Gaudeamus

Teilhard in the 21st Century: The Emerging Spirit of Earth, co-edited by Don St. John, professor of religion, and Arthur Fabel, longtime editor of the American Teilhard Society newsletter, was awarded first place among works on spirituality (soft-cover) by the Catholic Press Association. A collection of critical essays on Teilhard and the ecological movement, the book is published by Orbis Press.

Bonnie Falla, Reeves Library, and Bill Falla, adjunct instructor of philosophy, attended the 23rd annual Cosmos and Creation conference, June 4-6 at Loyola College of Maryland, Baltimore. Its theme was evolutionary biology, for which keynote speaker Eric Fischer, a scientist at the Congressional Research Service of the Library of Congress, spoke on “Does Evolution Matter? Perspectives of a Scientist Turned Policy-Maker.”

Eva Marikova Leeds, associate professor of economics and business, hosted the fourth annual National Science Foundation-sponsored workshop on Classroom Experiments in Economics, May 20-22 at the College of William and Mary, Williamsburg, Virginia. Its most intriguing presentation had to have been “Stripped-Down Poker: A Game to Illustrate Uncertainty and Equilibrium Bluffing,” by David Reiley, University of Arizona.

Sharon Brown, director of institutional diversity and multicultural affairs, almost met herself coming in the door this spring. Within days, she was involved in:

• The local observance of the 50th anniversary of the Supreme Court’s Brown v. Board of Edudcation decision, as co-coordinator (March 23, April 14, May 17).

• An April 20 panel discussion on media bias and coverage of minorities at Northampton Community College.

• A multicultural fair at Nitschmann Middle School, organized by Jen Lengel ’05, Fleetwood, as part of her pre-student teaching experience. Sharon was the keynote speaker for the April 23 event.

• The second annual Black Women’s Health Initiative, a one-day symposium April 25 in Bethlehem, as director.

Rita Berk, director of Reeves Library, attended BookExpo, the publishing industry trade show, June 3-6 in Chicago.

Dana Dunn, Stacey Zaremba, and Robert Brill of the Psychology Department attended the teaching institute at the annual meeting of the American Psychological Society, May 27-30 in Chicago. Dana, an invited speaker, averred that “Writing for Psychology Is Habit-Forming.” Bob presented a poster session on “When Research Writing Intensifies, Variety Is the Spice of Write.” Stacey presented one on “Creating Community: Using Community Journals in the Psychology of Women Class.” Dana and Stacey also presented a poster session on “Promoting Student Engagement and Assessing Learning in Psychology. ”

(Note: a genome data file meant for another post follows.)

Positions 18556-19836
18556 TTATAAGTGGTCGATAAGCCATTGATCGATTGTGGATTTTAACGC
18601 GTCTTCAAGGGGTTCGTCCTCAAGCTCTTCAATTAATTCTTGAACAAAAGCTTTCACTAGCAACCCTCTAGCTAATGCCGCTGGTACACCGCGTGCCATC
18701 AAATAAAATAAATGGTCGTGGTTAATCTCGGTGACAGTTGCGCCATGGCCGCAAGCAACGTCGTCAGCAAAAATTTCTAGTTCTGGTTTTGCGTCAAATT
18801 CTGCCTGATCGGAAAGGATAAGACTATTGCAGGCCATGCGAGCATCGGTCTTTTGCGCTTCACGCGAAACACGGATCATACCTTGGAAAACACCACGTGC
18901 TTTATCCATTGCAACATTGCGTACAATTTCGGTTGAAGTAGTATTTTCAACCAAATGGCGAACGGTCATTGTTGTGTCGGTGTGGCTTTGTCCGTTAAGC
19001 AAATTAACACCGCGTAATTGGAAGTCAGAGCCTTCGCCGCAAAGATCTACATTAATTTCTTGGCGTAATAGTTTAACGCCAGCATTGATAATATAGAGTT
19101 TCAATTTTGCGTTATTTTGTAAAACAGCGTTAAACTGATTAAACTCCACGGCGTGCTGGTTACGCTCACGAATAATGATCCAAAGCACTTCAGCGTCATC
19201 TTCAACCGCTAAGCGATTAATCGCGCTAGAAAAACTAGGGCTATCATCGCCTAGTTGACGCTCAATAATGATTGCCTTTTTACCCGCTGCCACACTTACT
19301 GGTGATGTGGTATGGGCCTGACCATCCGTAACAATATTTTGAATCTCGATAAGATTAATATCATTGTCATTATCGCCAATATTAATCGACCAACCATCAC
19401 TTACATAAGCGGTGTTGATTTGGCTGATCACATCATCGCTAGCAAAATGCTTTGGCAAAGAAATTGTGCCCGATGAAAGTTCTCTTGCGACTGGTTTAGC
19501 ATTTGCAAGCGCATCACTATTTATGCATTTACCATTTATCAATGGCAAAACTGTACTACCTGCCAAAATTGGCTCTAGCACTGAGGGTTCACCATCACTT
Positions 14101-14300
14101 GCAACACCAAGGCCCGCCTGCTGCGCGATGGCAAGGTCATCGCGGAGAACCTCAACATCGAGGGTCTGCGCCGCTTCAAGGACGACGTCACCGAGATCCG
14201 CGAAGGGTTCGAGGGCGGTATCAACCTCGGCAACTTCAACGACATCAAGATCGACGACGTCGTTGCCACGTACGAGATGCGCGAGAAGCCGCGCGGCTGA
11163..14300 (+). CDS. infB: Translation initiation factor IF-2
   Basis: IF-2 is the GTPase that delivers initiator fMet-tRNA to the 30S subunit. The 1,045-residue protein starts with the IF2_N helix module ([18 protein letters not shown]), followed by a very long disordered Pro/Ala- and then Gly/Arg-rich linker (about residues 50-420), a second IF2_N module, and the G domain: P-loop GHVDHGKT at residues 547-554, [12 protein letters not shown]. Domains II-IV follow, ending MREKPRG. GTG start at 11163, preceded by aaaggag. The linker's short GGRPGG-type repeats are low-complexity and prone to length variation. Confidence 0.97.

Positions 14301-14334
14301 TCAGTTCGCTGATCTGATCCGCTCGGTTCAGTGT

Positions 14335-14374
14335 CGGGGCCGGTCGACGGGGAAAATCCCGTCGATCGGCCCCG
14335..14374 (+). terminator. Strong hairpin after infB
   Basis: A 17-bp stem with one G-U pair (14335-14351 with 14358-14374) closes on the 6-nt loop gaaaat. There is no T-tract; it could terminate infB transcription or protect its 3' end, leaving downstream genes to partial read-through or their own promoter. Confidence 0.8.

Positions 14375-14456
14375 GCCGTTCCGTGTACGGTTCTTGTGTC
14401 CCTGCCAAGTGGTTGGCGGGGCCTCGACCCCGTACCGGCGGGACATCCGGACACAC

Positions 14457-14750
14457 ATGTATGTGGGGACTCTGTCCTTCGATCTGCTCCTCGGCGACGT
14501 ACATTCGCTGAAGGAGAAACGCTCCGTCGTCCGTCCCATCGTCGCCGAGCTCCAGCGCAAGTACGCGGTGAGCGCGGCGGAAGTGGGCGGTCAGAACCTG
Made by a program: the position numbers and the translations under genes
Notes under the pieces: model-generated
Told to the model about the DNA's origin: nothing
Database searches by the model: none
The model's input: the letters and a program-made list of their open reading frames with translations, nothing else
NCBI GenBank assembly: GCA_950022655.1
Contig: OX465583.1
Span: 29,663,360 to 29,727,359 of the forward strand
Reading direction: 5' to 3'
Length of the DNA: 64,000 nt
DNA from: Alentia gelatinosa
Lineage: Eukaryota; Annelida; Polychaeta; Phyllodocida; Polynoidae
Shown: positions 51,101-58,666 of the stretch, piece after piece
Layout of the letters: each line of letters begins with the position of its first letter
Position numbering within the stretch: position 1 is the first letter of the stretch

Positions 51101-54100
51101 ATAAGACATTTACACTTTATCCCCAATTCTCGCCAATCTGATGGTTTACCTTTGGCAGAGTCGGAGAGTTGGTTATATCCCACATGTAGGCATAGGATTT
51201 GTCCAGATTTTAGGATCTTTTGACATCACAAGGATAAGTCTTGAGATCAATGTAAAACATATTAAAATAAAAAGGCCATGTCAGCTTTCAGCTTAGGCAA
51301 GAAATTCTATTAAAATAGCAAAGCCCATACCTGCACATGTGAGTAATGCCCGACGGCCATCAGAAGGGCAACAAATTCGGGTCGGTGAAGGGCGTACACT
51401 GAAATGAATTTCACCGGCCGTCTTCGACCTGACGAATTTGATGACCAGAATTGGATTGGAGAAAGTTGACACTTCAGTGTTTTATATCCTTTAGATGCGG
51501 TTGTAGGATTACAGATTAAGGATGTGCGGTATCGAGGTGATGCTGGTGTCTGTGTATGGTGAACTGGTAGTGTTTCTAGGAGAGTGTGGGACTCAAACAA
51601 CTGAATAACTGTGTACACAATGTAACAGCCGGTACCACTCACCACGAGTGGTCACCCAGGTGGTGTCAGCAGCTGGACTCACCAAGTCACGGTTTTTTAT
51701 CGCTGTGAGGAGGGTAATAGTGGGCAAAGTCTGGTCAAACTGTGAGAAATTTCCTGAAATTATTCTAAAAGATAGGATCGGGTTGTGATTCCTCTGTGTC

Also, an article by Dana about his LinC course on the origins of behavior (the nature-nurture debate) has been published in the spring issue of the journal Teaching of Psychology.

Clarke Chapman, professor of religion, attended the ninth International Bonhoeffer Congress, June 6-11 in Rome. It brought together 75 scholars from 14 nations, paying their respects to the continuing influence of the German theologian (1906-45) executed by the Nazis. Clarke chaired a session on “Narratives of Place and Displacement” in Bonhoeffer’s travel diaries and prison letters.

Also, his extended article called “Terrorism: A Problem for Ethics or Pastoral Theology,” the original that he abridged for Quarterly Review, appears in the spring issue of Cross Currents. It, too, draws on ideas of Bonhoeffer.

George Diamond, professor of English and chair of the department, participated in the eighth Colloquium on Judaism and Post-Modern Culture, June 15-16 at Lehigh University. Among its topics: the Hebrew Bible and the making of Jewish and sexual identities; Holocaust literature; the nature of fundamentalism in general and Jewish fundamentalism in particular; and philosopher Martin Buber, Buddhism, and psychoanalysis.

Doris and David Schattschneider, professor emerita of mathematics and dean emeritus of Moravian Theological Seminary, returned to Bethlehem June 15. They had spent the spring semester in St. Thomas, Virgin Islands, where Doris was visiting scholar of mathematics at the University of the Virgin Islands. David gave presentations on Moravian history and preached at several Moravian churches in the islands.

A new edition of Doris’s book M.C. Escher: Visions of Symmetry has been published by Harry N. Abrams. It features a new chapter on Escher’s scientific and artistic legacy and a foreword by Douglas Hofstadter, author of Goedel, Escher, Bach: An Eternal Golden Braid.

Judith Green, editor of InCommon, won an award of merit from the Episcopal Communicators Association for a profile she wrote of Hemchand Gossai, chair of the religion department of Muhlenberg College and newly ordained Episcopal priest. It ran in the February issue of the newsletter of the Episcopal Diocese of Bethlehem.